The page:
Certain she will never wed for love, sworn to let no man possess her for her beauty alone, Jacqueline de Crevy has vowed to become a bride of God. But en route to the convent of Inveresbeinn, her party is ambushed by a knight, who snatches Jacqueline from her saddle and spirits her away with him.
He is Angus MacGillivray — not the black-hearted ravisher she fears but a valiant man of honor who has returned to Scotland seeking justice…and revenge. Angus has come home from the Crusades to find his family murdered and his birthright seized. Sworn to reclaim his rightful lands, he has kidnapped the stepdaughter of Duncan, chieftain of Clan MacQuarrie — Angus’s avowed enemy.
But his lovely captive refuses to be the chattel — or ransom — of any man…until Jacqueline senses the yearning heart beneath Angus’s embittered facade. In spite of himself, Angus has let this defiant beauty touch his very soul. And as desire flames between them, a lady fair and her battle-scarred knight will fight for a love that could banish all the sorrows of the past…
“Four stars! A tale to warm a winter’s night.”—Romantic Times
USA Today Bestseller
New York Times Bestseller
2001 Best Long Historical Romance
Greater Detroit RWA Booksellers’ Best Awards
A Rhapsody Book Club Selection
This title is being updated – June 2017
(N.B. – Jacqueline is on her way to take her vows at a convent. CD)
With lightning speed, two men on horseback appeared from naught, swinging their swords as they roared. The little party froze in shock as the bandits bore down upon them.
They were still on Ceinn-beithe’s land! Jacqueline halted her steed to stare. One of her escorts swore, then slapped the buttocks of her horse, sending it fleeing from the fray.
Jacqueline could not help but look back.
The attacking knight in the lead struck down two of her escorts before those men even had time to draw their blades. A knight? One heard of knights turning to villainy in France, but not here. Fear rippled down her spine – Jacqueline had learned to expect ill of knights from abroad.
The third of her party had drawn his sword but was no match for the knight’s prowess. He fell to the ground and moved no more.
Then the attacker’s course was unobstructed.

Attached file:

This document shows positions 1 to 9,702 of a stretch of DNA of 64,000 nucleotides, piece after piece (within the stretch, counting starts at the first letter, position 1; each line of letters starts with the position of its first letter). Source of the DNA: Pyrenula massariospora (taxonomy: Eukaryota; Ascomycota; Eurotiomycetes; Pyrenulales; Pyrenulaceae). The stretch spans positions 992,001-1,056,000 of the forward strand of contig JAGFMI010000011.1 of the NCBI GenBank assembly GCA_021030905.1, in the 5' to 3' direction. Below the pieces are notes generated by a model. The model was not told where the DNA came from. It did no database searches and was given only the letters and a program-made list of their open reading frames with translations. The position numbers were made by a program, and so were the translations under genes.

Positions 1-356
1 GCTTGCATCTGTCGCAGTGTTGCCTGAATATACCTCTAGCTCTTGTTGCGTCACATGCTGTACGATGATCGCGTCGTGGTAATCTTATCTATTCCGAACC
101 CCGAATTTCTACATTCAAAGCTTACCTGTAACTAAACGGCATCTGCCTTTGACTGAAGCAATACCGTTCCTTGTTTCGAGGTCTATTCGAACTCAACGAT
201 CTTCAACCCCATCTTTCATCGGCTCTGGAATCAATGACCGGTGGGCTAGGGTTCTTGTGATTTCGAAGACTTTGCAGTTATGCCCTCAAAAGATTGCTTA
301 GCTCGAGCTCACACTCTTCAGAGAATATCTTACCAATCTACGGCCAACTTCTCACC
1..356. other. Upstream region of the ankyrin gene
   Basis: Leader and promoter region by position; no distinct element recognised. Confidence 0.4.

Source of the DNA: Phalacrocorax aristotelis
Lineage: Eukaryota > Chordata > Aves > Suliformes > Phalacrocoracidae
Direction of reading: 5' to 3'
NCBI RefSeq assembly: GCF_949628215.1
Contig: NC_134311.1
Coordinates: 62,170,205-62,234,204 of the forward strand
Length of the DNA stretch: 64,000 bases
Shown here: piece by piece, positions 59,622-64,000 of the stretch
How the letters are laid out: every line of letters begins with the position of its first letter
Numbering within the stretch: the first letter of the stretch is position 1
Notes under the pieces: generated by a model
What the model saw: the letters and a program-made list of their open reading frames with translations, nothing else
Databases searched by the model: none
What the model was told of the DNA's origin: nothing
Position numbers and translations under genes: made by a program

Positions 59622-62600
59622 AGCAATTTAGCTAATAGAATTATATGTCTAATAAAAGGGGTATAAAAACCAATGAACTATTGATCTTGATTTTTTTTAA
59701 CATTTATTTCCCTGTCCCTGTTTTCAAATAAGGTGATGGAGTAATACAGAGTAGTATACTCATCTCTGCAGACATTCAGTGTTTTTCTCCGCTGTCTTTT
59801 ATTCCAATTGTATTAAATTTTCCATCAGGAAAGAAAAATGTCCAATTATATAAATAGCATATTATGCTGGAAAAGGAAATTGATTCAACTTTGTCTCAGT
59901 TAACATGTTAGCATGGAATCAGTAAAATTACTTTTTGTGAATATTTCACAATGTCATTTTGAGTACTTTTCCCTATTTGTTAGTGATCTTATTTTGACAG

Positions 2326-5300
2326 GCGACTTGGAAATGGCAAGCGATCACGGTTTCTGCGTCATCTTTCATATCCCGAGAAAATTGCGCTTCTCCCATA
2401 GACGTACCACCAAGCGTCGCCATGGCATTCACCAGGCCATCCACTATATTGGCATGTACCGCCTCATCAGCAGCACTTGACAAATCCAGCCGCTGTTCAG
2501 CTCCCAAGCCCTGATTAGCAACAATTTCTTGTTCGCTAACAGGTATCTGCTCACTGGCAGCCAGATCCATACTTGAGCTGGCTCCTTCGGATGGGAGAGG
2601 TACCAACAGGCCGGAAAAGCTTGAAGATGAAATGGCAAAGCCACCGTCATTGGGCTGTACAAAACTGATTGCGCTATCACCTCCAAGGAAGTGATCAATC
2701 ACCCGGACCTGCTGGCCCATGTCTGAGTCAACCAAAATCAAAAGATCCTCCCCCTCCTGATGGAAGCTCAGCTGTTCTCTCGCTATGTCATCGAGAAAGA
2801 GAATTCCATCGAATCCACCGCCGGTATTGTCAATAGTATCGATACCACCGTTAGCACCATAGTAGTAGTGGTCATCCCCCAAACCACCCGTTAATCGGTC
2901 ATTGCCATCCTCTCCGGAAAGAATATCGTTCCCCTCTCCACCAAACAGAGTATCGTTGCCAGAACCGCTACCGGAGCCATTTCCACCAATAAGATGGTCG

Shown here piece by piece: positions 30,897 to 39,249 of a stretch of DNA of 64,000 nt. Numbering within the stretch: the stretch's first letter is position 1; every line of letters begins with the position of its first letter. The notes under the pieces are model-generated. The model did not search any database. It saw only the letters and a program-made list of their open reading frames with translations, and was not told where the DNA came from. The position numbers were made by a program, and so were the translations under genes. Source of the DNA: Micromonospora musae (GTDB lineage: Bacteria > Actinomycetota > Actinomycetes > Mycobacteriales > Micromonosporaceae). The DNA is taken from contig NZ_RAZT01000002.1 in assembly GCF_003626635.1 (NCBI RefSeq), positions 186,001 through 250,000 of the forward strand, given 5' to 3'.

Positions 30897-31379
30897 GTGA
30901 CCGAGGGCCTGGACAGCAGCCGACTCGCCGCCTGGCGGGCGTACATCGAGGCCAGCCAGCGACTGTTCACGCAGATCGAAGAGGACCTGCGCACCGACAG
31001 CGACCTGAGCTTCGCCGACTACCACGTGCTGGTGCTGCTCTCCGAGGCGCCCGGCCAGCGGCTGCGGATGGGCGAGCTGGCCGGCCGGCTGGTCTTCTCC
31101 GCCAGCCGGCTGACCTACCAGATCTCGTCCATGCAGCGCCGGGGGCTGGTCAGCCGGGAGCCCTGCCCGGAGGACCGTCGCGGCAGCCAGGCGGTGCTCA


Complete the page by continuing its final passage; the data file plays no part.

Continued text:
He rode like an avenging angel, and one determined to smote those who defied him. He was tall and broad of shoulder. His red cloak flared behind him, his tabard was white with a cross of blood red on the shoulder. His mail gleamed, even though the day was overcast. His large ebony stallion was caparisoned in white and red, that extraordinarily fine beast fairly snorting fire.
And when he fixed his gaze upon her, Jacqueline thought her heart might stop.
In panic, Jacqueline dug her heels into her palfrey’s sides. The horse needed little urging to run at full gallop across the peat, but was no match for the long strides of the black stallion in pursuit.
The stallion drew closer, until she could see the steam of its breath just over her shoulder. Jacqueline gave a little cry and tried to urge her horse to go yet faster.
But the knight snatched her from her own saddle, so quickly that her breath was stolen away. He cast her across his saddle, so she lay on her belly before him. The sight of the rollicking ground beneath her made her dizzy. He was strong, wrought of muscle and steel. Jacqueline screamed and fought him all the same.
He swore and caught her against him in a tight grip, his arm locked around her chest and arms. He turned his steed, and slowed it to a brisk canter. Jacqueline heard her own palfrey continue to flee into the distance.
She bit his glove and kicked his steed, and he swore with ominous vigor. He pulled her up so that she sat before him now, though was no less free to move with his arm locking her elbows to her waist. Indeed, she could feel every relentless increment of him, his chain mail digging into her back.
“Let me go!” Jacqueline gave a powerful wrench that only rubbed her wool kirtle so hard against his mail that she was sure the wool left a burn on her flesh.
“Nay.” He spoke grimly, his French as fluent as her own, his words tight and hot. “Be still or you will frighten the steed.”
“I should think naught would frighten this monster,” Jacqueline snapped. A French knight holding her captive was no reassurance at all – she could not help but think of Reynaud, holding her down, heaving himself atop her.
The very thought left her chilled, sickened and faint.
The knight laughed under his breath though ‘twas a mirthless sound. He pinned her against him with one arm, so casually that he might be accustomed to capturing innocents, and rode back toward his companion. Jacqueline squirmed, though she made no progress against his strength.
Just as she had made none against Reynaud. The breath left her chest for a moment, leaving her dizzy with fear, but she forced herself to take a deep breath. Somehow she would escape him!